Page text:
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Search Results for "John Rowe"

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Your search for posts with tags containing John Rowe found 62 posts

Looking Back on the Owen Richards Attack

Last December, starting here, I wrote about the tar-and-feathers attack on a Customs employee named Owen Richards in May 1770. The fallout from that event lasted for years, so I’m going to resume the story. But first, for review, here’s the...
From: Boston 1775 on 6 Apr 2021

“Upon his Interment a large Mob attended”

As I described yesterday, the funeral of Lt. Gov. Andrew Oliver on 8 Mar 1774 did not go smoothly. Some of Oliver’s close friends and relatives, including his brother, Chief Justice Peter Oliver (shown here), and their in-law, Gov. Thomas Hutchinson,...
From: Boston 1775 on 31 Mar 2021

A Funeral Procession for Andrew Oliver

I started this month reviewing the events of early March 1774: the return of the Massachusetts Spy, the death of Lt. Gov. Andrew Oliver (shown here), John Hancock’s Massacre oration, and the second Boston Tea Party.That wasn’t all. Lt. Gov....
From: Boston 1775 on 30 Mar 2021

A “very Cheerfull” Christmas at the Rowes’

The merchant John Rowe was one of Boston’s leading Anglicans, so he celebrated Christmas while his Congregationalist neighbors generally ignored the holiday. Here’s how Rowe described 25 Dec 1770 in his published diary, 250 years ago today:...
From: Boston 1775 on 25 Dec 2020

The Departures of the Rev. Mr. Mosley

On Easter in 1772, as I described yesterday, Trinity Church of Pomfret, Connecticut, formally set up its governing structure.The minister was the Rev. Richard Mosley, a Cambridge University graduate and former Royal Navy chaplain. The man who had founded...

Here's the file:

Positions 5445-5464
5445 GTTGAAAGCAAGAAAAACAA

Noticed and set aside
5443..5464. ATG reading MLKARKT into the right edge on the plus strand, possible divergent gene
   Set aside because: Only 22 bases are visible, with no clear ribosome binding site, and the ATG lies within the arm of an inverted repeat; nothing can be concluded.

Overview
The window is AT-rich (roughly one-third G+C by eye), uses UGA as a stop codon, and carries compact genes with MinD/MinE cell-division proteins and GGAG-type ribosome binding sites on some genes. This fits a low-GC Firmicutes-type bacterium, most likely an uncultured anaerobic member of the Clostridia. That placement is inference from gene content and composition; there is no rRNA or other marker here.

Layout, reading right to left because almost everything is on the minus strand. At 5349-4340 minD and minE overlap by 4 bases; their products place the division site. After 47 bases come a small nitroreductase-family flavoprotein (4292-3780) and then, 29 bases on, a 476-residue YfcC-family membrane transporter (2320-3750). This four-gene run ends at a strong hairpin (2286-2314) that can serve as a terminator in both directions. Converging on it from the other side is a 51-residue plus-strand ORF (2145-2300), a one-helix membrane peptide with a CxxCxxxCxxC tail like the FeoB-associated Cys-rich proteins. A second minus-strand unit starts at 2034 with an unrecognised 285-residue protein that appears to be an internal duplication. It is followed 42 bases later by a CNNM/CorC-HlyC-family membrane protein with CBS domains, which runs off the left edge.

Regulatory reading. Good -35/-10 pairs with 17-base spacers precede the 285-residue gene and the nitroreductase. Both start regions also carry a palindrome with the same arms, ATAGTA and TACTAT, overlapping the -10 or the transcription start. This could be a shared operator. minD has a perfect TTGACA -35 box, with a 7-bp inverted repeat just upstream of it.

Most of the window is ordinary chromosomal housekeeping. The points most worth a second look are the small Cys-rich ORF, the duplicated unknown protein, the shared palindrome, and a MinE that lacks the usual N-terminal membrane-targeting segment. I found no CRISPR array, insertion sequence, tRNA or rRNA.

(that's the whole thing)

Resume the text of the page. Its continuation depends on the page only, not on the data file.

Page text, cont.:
From: Boston 1775 on 13 Nov 2020

Peeking in on Pope Night in 177

Earlier this fall, Boston 1775 reader David Churchill Barrow asked me what Pope Night was like in Boston in 1770, 250 years ago today.After all, that loud, political, and occasionally violent 5th of November holiday fell in between the first two trials...
From: Boston 1775 on 5 Nov 2020

Rev. Richard Mosley and the Boylston-Molineux Marriage

A couple of days ago, I mentioned the Rev. Richard Mosley, chaplain of H.M.S. Salisbury. He wrote about Capt. Thomas Preston’s trial for murder.Mosley’s presence may help in the quest to answer one of the vexing genealogical mysteries of pre-Revolutionary...
From: Boston 1775 on 4 Nov 2020

The Landlord of Liberty Tree

This is how the merchant John Rowe described Boston’s first public protest against the Stamp Act in his diary:A Great Number of people assembled at Deacon Elliots Corner this morning to see the Stamp Officer hung in Effigy with a Libel on the Breast,...
From: Boston 1775 on 15 Aug 2020

Non-Importation to the End

In the summer of 1770 the Boston Whigs were dealing with the challenge of mixed results. As young printer John Boyle recorded in his chronicle of events on 10 June 1770:An Act of Parliament is received for repealing part of an Act for granting Duties...
From: Boston 1775 on 2 Aug 2020

The Speakman Brothers at War

When we left the Barnes and Speakman families in Marlborough in the fall of 1770, they appear to have arrived at some sort of truce.Henry Barnes continued to run a potash manufactory and general store. Older brother William Speakman probably managed the...